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A rare cause of abdominal pain
  1. W H Chan1,
  2. I Zerizer1,
  3. N Shergill2,
  4. I Shergill2,
  5. S Dougan2
  1. 1Emergency Department, St Thomas Hospital, London, UK
  2. 2Department of General Surgery, Watford General Hospital, Watford, UK
  1. Correspondence to:
    Dr W H Chan
    Emergency Department, St Thomas’ Hospital, Lambeth Palace Rd, London SE1 7EP, UK; waibruceleechanhotmail.com

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Clinical presentation

A female, aged 22 years, with alopecia presented with acute onset left upper quadrant abdominal pain and hypotension (blood pressure 80/40). There was no history of trauma. Abdominal examination demonstrated guarding in the left upper quadrant and urgent blood investigations revealed neutrophil leucocytosis with a normal serum amylase. There was no free air under the diaphragm on an erect chest x ray and an abdominal radiograph was unremarkable. In view of the unexplained localised peritonitis, an abdominal computed tomography (CT) scan was requested.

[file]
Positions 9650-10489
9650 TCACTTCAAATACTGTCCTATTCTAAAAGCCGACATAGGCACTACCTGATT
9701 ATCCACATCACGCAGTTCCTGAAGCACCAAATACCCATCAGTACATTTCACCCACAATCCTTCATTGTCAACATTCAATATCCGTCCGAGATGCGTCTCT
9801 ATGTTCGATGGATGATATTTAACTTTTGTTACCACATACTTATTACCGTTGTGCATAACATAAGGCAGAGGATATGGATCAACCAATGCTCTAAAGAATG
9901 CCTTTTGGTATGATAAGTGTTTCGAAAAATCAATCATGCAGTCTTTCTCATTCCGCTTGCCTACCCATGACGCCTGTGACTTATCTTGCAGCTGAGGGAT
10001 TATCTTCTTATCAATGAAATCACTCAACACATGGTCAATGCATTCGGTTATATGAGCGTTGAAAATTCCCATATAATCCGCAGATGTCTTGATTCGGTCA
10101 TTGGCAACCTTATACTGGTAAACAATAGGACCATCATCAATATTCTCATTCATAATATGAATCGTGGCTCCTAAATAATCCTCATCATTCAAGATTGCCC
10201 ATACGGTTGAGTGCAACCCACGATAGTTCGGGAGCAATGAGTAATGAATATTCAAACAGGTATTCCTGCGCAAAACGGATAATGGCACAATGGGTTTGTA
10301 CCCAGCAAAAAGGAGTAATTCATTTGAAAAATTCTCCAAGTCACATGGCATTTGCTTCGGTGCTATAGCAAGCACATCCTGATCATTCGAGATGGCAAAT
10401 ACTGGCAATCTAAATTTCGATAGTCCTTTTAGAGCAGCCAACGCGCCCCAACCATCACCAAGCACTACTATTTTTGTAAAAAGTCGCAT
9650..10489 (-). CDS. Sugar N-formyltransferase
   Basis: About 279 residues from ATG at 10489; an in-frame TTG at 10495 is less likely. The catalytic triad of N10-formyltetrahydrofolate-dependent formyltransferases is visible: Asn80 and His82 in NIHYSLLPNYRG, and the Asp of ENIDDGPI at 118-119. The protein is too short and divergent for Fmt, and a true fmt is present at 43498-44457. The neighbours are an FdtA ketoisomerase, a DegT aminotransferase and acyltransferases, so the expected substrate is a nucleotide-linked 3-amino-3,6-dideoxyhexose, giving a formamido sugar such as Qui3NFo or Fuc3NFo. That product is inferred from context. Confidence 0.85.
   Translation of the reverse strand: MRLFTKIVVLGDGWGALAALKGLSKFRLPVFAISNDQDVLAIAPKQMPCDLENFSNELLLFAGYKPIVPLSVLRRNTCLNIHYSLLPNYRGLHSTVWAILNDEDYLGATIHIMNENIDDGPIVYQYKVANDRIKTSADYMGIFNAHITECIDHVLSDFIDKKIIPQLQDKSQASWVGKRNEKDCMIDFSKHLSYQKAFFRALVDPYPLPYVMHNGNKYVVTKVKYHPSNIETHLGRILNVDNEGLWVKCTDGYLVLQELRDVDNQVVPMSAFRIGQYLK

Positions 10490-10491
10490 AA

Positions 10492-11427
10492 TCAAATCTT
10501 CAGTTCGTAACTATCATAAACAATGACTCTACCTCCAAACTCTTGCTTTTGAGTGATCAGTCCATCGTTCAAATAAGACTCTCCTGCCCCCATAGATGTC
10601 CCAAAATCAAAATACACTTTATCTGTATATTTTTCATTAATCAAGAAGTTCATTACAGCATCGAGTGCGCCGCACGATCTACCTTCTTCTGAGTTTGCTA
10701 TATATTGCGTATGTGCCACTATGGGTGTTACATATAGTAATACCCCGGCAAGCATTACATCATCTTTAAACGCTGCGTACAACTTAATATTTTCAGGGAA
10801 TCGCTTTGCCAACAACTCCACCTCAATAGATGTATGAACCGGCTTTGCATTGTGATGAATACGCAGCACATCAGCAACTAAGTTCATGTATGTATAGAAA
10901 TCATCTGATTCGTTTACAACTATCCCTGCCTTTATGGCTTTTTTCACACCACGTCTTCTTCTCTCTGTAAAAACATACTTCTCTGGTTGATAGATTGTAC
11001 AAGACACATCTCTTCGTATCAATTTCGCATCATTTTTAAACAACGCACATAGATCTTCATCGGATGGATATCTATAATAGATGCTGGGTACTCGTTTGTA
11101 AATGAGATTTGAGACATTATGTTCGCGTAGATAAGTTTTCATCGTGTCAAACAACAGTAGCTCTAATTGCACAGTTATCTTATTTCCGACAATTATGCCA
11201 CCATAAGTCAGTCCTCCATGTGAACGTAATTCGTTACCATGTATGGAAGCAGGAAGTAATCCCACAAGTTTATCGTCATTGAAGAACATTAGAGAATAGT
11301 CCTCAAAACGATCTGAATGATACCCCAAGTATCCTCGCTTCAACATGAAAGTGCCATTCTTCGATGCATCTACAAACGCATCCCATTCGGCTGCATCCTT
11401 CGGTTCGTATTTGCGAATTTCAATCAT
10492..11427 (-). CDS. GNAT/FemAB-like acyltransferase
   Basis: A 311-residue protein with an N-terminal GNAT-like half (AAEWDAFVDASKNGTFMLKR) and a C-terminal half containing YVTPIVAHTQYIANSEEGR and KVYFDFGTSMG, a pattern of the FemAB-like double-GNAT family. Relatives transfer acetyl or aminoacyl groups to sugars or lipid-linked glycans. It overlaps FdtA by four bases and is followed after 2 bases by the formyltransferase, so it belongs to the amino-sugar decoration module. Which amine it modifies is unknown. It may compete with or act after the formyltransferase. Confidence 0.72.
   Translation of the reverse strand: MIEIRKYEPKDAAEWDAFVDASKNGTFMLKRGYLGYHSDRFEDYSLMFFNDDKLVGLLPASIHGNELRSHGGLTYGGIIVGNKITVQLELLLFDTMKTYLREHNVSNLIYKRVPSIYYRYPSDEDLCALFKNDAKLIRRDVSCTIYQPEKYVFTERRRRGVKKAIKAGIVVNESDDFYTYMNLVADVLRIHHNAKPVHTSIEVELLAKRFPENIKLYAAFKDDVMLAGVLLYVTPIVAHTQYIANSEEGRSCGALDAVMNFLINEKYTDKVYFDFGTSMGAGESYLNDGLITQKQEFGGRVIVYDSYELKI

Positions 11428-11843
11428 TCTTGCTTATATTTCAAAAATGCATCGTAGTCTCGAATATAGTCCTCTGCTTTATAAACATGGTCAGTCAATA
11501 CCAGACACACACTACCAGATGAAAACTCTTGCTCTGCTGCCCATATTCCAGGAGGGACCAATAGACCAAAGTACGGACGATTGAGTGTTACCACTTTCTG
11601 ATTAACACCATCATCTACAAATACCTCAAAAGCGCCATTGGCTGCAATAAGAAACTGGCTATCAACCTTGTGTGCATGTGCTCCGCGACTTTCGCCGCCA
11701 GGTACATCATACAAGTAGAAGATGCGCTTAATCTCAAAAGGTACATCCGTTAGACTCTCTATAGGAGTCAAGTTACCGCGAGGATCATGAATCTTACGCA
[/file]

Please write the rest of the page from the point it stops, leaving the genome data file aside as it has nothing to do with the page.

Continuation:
Question

What conclusions can you draw from this CT scan?

See page 1266 for answer

This case is submitted by:

Figure 1

 Abdominal computed tomography.

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Footnotes

  • Robin Spiller, Editor

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